The Tenants' Union, a Seattle-based tenant advocacy group, has written a letter to city council members opposing two major changes that, together, could drastically water down a proposed rental-housing inspection law.

First, the new system would allow landlords to "self-certify" that they're in compliance with city code by signing a piece of paper. That would effectively keep the current system, in which tenants must complain to DPD, under the threat of potential retaliation from their landlord, if their unit isn't up to code.

Second, unlike earlier proposals, the latest version of the bill would not require internal inspections of rental properties. Instead, inspectors contracted by the Department of Planning and Development would do a "drive-by" inspection to see if the outside of a rental property appeared to be poorly maintained. If the outside of the building was in bad disrepair, DPD could require the property owner to pay for an internal inspection of the building.

Tenant advocates argue that external inspections fail to address the most egregious code violations, such as faulty plumbing, illegally subdivided houses, and lack of heat or hot running water.

In its letter, the Tenants Union said they were "perplexed" by the proposed changes, which were never mentioned during a six-month-long stakeholder process involving landlords, public health advocates, and tenants' representatives.
While the proposal overall is representative of the Stakeholder process, there was no substantive discussion of drive-by inspections. A drive-by inspection is an effective tool to eliminate urban blight, but not to eradicate substandard housing which was the original goal the Stakeholder Group was charged to solve. A strictly external inspection misses the most crucial repair problems that the Tenants Union, health department, legal aid groups, and Universities hear about from thousands of tenants each year. Issues like poor electrical wiring, no heat or hot water, infestations, faulty smoke detectors, faulty plumbing or a leaky roof that can lead to black mold.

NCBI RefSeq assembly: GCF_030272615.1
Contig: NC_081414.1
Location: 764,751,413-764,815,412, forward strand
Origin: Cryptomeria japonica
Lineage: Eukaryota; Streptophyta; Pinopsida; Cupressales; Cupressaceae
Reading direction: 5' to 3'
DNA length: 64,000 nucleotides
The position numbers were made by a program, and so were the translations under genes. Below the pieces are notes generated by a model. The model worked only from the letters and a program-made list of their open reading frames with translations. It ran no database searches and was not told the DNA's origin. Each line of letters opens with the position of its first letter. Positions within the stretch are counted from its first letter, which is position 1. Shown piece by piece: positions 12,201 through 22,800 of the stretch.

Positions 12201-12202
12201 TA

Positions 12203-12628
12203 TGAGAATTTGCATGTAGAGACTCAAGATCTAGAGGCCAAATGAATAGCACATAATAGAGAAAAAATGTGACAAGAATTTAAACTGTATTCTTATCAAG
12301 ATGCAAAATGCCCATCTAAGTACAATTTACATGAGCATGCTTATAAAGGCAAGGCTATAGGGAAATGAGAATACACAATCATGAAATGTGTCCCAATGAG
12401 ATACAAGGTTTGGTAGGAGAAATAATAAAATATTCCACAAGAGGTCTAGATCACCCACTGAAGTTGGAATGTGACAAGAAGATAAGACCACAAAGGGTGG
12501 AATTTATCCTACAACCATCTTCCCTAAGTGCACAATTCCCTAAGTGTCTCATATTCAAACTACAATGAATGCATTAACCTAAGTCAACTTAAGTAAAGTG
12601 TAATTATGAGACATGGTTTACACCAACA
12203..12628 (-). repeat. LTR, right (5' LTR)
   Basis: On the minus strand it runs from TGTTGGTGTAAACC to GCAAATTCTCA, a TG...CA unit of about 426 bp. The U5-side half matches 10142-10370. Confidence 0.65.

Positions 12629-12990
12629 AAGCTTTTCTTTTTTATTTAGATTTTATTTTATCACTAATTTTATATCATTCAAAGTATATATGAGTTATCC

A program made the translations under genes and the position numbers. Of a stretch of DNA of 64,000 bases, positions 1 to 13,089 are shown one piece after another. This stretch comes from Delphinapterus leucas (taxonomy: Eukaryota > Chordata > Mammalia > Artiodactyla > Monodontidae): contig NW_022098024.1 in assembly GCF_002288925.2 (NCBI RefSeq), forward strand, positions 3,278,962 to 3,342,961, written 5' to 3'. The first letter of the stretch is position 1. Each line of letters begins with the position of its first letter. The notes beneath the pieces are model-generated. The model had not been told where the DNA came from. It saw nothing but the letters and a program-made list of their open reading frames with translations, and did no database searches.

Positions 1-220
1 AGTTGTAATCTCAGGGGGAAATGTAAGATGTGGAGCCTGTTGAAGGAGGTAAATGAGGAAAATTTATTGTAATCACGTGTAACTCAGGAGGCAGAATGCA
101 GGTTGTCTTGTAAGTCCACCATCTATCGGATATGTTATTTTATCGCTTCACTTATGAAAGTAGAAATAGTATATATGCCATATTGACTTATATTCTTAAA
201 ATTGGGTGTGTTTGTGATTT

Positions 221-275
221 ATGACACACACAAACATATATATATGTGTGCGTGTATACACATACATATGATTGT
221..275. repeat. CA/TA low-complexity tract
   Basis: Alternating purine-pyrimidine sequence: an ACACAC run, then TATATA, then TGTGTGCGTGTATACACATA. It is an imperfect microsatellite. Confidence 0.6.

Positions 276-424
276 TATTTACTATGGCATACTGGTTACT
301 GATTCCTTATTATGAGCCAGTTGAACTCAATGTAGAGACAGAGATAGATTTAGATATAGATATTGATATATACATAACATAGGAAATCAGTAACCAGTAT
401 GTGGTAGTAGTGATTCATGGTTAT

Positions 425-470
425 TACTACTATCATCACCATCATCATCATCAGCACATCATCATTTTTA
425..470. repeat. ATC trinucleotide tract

Meanwhile, the tenants' group writes, the "self-certification" option was "a non-starter in the Stakeholder process, and remains so for tenant advocates. A central purpose for creating a pro-active inspection program is to take the enforcement of building codes off the backs of tenants who too often fear retaliation for filing a complaint. Requiring the landlord to have the tenant verify a self-certified checklist is simply a variation of the existing complaint based system."

TU and other stakeholders have suggested reconvening the original stakeholder group to come up with a new proposal that truly represents a middle ground between the original proposal---mandatory third-party inspections of all rental properties in the city---and the current situation, which puts the burden on tenants to report bad landlords to the city.

Last week, council member Nick Licata, a tenant advocate and the sponsor of the original legislation, sounded resigned to the changes. "Right now, my goal is to get something on the books and not drag this out any longer," he told PubliCola. “If I have to make compromises, I guess I’m willing to do that, although it’s not what I want.”
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